Sharks in Puerto Vallarta
As far down as Zihuatanejo, you will find sharks in the waters but there simply are none in the vicinity of Puerto Vallarta. Climate change has warmed the waters south of us in places like Ixtapa, which attracts sharks due to the new temperatures and currents that are attractive to typical shark prey. There is a shark species known as the Whale Shark present in the Bay of Banderas of Puerto Vallarta but it’s the Whale Shark (Rhinodon typus) that has been sited here, and is completely harmless and eats nothing but plankton.
There are large groups of dolphins (called pods) in the waters of Puerto Vallarta but they don’t actually patrol the entrances of the bay, as has been mythically reported; maybe in a Disney movie but not locally. It’s possible that a pod of dolphins might chase a solitary shark away but they don’t get rid of them by butting them with their noses, nor are they killing them off either. The most likely explanation for a lack of sharks in the Bay of Banderas of Puerto Vallarta is their over-exploitation. In the 1930’s and 40’s sharks were hunted for their fins. Shark fin soup is still considered a delicacy but it’s not easy to find and we wouldn’t be proud to eat it, no matter how good it might taste. Twelve states and three US territories have banned the sale and possession of shark fins. There is no actual law to stop importing shark fins to Canada but the sale, trade, and distribution have been banned. Sadly for sharks but not for swimmers and surfers, the shark population in Puerto Vallarta has not yet recovered this oceanic plunder. In more recent decades, shark fin oil has been a popular nutritional supplement, which has not helped the cause of the endangerment of sharks on the Pacific coast either.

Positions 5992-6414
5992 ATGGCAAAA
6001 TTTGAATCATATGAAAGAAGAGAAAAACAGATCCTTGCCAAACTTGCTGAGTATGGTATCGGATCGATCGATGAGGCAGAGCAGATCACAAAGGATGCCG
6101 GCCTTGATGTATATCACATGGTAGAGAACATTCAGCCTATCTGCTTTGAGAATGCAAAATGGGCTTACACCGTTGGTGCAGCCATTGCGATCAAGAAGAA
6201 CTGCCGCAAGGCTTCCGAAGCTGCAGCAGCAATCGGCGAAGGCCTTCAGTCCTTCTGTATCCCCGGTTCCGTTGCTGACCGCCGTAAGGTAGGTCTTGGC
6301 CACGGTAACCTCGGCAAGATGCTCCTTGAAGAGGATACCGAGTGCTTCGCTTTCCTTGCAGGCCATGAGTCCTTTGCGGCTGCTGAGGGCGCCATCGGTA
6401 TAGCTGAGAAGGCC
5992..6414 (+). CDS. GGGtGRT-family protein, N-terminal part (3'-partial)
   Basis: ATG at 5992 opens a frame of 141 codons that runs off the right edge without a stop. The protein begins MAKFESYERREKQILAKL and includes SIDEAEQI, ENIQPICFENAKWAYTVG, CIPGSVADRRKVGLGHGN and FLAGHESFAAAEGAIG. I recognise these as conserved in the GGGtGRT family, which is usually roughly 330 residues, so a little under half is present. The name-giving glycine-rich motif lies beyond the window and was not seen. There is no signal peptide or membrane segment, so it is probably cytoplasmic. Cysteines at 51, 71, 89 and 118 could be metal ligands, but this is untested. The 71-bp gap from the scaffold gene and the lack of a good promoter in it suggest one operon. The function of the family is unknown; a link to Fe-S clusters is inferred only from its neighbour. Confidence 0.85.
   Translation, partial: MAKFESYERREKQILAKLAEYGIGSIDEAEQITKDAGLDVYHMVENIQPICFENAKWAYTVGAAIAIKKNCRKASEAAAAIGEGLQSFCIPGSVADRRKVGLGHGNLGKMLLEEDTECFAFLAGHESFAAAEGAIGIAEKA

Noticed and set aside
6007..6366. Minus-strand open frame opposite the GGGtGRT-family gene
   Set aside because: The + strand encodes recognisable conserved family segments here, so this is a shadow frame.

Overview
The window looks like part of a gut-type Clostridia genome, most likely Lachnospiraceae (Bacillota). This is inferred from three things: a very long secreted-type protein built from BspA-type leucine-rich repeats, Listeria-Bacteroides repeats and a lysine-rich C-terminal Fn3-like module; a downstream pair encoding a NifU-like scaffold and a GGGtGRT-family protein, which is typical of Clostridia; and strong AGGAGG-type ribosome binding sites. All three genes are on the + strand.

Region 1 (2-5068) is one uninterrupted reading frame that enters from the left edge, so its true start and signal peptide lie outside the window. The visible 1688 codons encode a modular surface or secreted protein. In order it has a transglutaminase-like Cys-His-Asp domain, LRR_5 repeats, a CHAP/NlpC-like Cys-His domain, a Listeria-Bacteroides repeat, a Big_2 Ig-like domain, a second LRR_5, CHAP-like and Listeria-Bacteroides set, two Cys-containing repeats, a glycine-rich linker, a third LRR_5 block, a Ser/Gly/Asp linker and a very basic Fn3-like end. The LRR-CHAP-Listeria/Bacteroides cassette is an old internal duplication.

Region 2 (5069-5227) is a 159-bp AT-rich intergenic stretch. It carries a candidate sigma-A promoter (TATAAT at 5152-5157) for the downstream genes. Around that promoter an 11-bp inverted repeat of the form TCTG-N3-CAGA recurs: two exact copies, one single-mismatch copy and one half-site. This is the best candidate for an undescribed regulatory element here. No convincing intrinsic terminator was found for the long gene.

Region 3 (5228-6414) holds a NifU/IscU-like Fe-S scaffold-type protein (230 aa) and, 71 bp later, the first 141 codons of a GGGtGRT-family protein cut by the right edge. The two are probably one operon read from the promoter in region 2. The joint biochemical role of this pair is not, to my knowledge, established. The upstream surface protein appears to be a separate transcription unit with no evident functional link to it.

Shark sightings in Puerto Vallarta always turn out to be dolphins. People who are unfamiliar with both species can’t tell the difference between one dorsal fin and another. They only know what they’ve seen in movies and then panic ensues. It’s good to know that a shark fin is straight in the back where the dolphin dorsal fin has a graceful curve. One way to remember this is the sharp shark as opposed to the curvy dolphin.
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